MD Anderson Research Highlights for July 11, 2024

HOUSTON ― The University of Texas MD Anderson Cancer Center’s Research Highlights provides a glimpse into recent basic, translational and clinical cancer research from MD Anderson experts. These advances are made possible through seamless collaboration between MD Anderson’s world-leading clinicians and scientists, bringing discoveries from the lab to the clinic and back. 

Recent developments at MD Anderson offer insights into mechanisms regulating metabolic programming and cellular senescence, a new treatment option for patients with Ewing’s sarcoma, personalized treatment strategies to enhance the effectiveness of RAS inhibitors in lung cancer, breast-conserving therapy as a viable treatment option for BRCA-associated breast cancers, the reduction of severe immunotherapy side effects without compromising antitumor activity, and new disease classifications for myeloid neoplasms. 

Study uncovers new roles for METTL3 in metabolic programming and senescence

A particular area of interest in uncovering the earliest mechanisms driving cancer is a stress response cell state called senescence, in which cells stop growing but continue to function. Senescence has a known role in preventing cancer, but its underlying mechanisms are largely unknown. In a study led by Rugang Zhang, Ph.D., researchers uncovered some of these mechanisms by investigating the role of METTL3, a methyltransferase enzyme that helps regulate gene expression. They found that METTL3 contributed to senescence in several ways, notably through mediating chromatin loops, which induce Hexokinase 2 expression to then promote a process known as stress granule phase separation. This process is a form of metabolic programming that halts the production of certain proteins that promote cell growth. This mechanism is an important finding, as this previously unknown role of METTL3 could provide insights into how it contributes to cancer growth. Learn more in Nature

First-in-human trial yields positive results in prolonging life in young patients with Ewing’s sarcoma

Adolescents and young adults with Ewing’s sarcoma (ES), a highly aggressive bone cancer, have few treatment options and a poor prognosis for recurrence. A multi-center Phase I/II clinical trial co-led by Joseph Ludwig, M.D., investigated the ability of the novel small molecule TK216 to disrupt the oncogenic fusion protein EWS-FLI1 in previously treated, relapsed/recurrent ES. In the study, 85 ES patients between the ages of 11 and 77 received TK216 by a continuous intravenous infusion. Researchers observed two complete responses, one partial response and 14 patients with stable disease, demonstrating anti-tumor efficacy. One patient achieved a complete response following five relapses of ES, and the patient remains ES free for more than 55 months after study initiation. These findings suggest a potential path forward to investigate prospective drug candidates that target the pathognomonic fusion protein in ES and other sarcoma subtypes. Learn more in the Journal of Clinical Oncology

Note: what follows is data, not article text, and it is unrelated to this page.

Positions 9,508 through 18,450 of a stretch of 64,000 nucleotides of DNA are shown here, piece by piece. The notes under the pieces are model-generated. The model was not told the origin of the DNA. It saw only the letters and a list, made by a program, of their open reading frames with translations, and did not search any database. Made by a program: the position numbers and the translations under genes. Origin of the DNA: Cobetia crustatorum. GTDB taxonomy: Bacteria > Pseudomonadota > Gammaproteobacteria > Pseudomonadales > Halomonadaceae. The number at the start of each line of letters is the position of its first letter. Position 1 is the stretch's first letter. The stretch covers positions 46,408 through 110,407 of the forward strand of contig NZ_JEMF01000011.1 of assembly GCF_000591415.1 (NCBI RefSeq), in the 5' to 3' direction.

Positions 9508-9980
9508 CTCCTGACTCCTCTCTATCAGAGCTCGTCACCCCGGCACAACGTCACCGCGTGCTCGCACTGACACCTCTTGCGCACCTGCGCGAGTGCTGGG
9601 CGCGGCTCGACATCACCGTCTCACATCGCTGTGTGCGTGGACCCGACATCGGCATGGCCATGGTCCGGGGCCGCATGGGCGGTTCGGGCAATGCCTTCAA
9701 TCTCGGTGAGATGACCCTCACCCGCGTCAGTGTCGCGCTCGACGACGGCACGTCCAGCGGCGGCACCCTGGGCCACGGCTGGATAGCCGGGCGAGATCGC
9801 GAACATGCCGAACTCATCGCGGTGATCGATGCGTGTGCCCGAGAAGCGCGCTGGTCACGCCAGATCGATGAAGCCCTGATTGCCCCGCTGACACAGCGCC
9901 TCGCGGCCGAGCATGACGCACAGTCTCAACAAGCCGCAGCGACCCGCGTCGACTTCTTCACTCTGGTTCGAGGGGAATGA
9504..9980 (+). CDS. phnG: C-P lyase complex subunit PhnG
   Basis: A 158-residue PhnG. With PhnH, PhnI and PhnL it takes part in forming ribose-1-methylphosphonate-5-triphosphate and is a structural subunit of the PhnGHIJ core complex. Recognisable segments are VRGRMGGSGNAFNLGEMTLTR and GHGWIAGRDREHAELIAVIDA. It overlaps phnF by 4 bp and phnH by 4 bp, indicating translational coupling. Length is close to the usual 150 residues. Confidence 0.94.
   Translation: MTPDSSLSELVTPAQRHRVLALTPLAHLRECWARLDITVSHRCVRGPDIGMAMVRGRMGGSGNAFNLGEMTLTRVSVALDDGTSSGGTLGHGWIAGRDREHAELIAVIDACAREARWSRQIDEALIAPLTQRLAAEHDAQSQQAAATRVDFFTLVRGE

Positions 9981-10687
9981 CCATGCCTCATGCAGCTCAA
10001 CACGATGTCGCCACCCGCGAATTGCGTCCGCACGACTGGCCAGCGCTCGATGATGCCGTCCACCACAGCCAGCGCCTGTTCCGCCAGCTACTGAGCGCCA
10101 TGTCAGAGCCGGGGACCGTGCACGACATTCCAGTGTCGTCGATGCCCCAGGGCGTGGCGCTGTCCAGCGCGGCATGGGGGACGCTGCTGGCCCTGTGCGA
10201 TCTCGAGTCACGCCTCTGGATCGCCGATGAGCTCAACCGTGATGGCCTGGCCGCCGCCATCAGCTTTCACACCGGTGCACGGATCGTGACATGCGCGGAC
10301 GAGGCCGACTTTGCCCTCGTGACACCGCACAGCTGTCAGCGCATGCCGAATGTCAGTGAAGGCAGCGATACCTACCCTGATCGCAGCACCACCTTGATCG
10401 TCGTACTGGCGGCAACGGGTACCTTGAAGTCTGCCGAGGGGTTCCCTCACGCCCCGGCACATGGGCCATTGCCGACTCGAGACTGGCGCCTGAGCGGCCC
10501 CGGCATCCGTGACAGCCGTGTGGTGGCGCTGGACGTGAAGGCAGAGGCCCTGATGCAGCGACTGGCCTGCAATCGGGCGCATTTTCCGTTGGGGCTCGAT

Active RAS inhibition yields antitumor activity in models of difficult-to-treat KRAS mutant lung cancer

Resistance to certain KRAS G12C inhibitors can result from the buildup of active, GTP-bound RAS, which can increase tumor growth in cancer patients. Therefore, effectively blocking active RAS becomes crucial. In a recent study, researchers led by Ferdinandos Skoulidis, M.D., Ph.D., and Haniel Araujo, M.D., evaluated the antitumor effects of a new class of inhibitors that target the active form of RAS proteins: RMC-7977, a pan-RAS inhibitor of KRAS/HRAS/NRAS, and RMC-4998, a RAS G12C-selective inhibitor. Active RAS inhibition resulted in robust and sustained tumor shrinkage across multiple difficult-to-treat, treatment-resistant lung cancer models. Combining the two inhibitors induced cures in some models. In addition, the study revealed a mucinous program in tumor cells that supports RAS inhibitor tolerance and may predict poor response to FDA-approved KRAS G12C inhibitors sotorasib or adagrasib in patients with advanced KRAS G12C-mutant non-small cell lung cancer. These findings may aid in developing personalized strategies and improving RAS inhibitor treatments for patients with lung cancer. Learn more in Cancer Discovery

New computational tool helps researchers better understand complex steps in cancer evolution